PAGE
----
Soldering irons differ in size, power and features. But most have the same basic parts, including the base, cord, handle, heating element and tip.
Soldering irons with automatic heat controls have a base that plugs into the wall and controls the current to the iron. Some bases include a holder and a sponge to clean the tip.
Electric soldering irons have a cord that either plugs into the wall or into a base for heat control. The cord on a soldering iron used with a base cannot be plugged into a wall socket.
Handles vary in size and materials, depending mainly on how hot the iron gets. The handle must insulate the operator from heat so that he can work comfortably.
The heating element, usually rated in watts, must heat the tip sufficiently to melt the solder. A higher wattage heating element heats a larger tip.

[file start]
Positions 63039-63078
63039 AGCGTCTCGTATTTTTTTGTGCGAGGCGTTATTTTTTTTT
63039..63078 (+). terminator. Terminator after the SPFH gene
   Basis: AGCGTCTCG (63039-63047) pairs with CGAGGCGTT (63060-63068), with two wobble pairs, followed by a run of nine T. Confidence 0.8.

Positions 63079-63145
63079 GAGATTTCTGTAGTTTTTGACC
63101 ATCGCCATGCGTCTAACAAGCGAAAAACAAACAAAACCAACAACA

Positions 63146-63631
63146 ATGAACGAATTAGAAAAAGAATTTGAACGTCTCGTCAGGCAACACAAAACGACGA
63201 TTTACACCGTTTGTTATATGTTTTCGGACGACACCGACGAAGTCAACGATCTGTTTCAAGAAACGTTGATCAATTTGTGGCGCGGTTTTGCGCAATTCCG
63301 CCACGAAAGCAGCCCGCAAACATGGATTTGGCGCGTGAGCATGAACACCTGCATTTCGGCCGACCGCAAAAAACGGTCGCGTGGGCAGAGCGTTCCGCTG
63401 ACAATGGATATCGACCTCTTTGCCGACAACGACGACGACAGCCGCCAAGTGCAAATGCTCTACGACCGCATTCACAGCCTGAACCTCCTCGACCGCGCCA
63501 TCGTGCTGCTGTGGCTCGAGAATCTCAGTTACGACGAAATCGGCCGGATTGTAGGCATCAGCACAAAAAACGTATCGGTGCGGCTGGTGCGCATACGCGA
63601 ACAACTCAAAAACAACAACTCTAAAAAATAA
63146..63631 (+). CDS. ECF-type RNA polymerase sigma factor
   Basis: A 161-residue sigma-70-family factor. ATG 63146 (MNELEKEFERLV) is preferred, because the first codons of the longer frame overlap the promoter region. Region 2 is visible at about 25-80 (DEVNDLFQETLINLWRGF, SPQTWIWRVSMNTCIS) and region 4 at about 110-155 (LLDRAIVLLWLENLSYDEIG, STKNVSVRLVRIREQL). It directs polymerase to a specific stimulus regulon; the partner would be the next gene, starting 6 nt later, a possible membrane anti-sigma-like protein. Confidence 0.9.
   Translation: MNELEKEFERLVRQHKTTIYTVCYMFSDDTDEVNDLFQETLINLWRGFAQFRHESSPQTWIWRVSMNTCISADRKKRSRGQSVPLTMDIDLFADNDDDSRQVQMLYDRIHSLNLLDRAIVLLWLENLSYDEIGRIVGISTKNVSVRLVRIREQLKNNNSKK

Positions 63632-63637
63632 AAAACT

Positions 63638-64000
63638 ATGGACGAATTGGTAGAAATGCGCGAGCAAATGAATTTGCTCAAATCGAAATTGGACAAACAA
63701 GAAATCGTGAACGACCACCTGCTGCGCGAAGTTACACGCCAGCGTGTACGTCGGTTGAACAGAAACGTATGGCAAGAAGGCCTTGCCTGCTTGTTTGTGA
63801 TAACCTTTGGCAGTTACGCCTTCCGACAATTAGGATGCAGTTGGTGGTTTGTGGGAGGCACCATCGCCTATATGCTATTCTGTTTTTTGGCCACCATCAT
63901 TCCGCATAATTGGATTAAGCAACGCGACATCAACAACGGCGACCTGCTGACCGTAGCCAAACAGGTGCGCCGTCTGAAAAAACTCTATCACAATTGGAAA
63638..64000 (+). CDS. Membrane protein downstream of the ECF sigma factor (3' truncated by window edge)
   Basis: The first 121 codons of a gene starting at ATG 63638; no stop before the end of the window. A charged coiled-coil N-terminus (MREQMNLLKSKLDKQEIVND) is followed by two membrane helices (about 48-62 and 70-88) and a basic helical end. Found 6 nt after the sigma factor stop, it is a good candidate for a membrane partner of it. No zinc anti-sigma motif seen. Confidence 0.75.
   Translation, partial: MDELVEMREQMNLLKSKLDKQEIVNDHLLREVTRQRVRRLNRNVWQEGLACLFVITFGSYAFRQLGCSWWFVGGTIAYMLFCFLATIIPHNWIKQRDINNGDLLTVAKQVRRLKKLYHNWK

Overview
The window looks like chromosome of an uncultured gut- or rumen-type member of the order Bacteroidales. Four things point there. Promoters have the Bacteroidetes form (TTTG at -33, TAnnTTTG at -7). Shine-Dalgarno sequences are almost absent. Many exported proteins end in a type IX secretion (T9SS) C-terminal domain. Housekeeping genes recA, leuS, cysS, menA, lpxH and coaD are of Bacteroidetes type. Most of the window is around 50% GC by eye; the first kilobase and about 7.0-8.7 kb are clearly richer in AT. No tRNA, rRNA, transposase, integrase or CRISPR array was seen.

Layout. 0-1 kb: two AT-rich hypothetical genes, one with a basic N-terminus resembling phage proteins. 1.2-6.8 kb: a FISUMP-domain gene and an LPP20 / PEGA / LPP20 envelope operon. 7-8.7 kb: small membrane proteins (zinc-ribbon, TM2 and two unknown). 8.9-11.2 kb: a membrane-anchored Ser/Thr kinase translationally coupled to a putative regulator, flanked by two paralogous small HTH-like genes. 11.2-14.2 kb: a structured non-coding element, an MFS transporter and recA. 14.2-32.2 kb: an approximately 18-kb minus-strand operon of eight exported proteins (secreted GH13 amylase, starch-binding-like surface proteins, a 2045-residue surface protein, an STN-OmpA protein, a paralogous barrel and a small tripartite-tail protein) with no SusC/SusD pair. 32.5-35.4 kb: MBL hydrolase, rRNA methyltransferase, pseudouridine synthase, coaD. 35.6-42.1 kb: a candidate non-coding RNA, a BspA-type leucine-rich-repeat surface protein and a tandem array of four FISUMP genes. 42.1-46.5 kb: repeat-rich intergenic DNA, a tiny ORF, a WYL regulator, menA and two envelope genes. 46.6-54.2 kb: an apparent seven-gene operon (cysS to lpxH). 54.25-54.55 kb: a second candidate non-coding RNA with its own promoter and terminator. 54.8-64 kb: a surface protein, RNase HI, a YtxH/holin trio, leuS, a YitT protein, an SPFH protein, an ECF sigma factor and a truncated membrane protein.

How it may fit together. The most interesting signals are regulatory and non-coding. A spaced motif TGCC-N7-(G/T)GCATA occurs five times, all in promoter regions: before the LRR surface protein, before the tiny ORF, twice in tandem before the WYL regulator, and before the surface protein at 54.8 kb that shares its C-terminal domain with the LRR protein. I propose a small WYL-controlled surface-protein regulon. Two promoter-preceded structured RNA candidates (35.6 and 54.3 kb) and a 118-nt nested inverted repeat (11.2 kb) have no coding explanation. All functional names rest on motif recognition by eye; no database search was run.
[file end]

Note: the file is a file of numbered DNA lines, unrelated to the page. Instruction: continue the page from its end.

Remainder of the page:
The soldering iron tip comes in many sizes and shapes, from a pin point for precision soldering to a wider tip for larger wires. The tip must be appropriate for your soldering job.
Richard Asmus was a writer and producer of television commercials in Phoenix, Arizona, and now is retired in Peru. After founding a small telecommunications engineering corporation and visiting 37 countries, Asmus studied broadcasting at Arizona State University and earned his Master of Fine Arts at Brooklyn College in New York.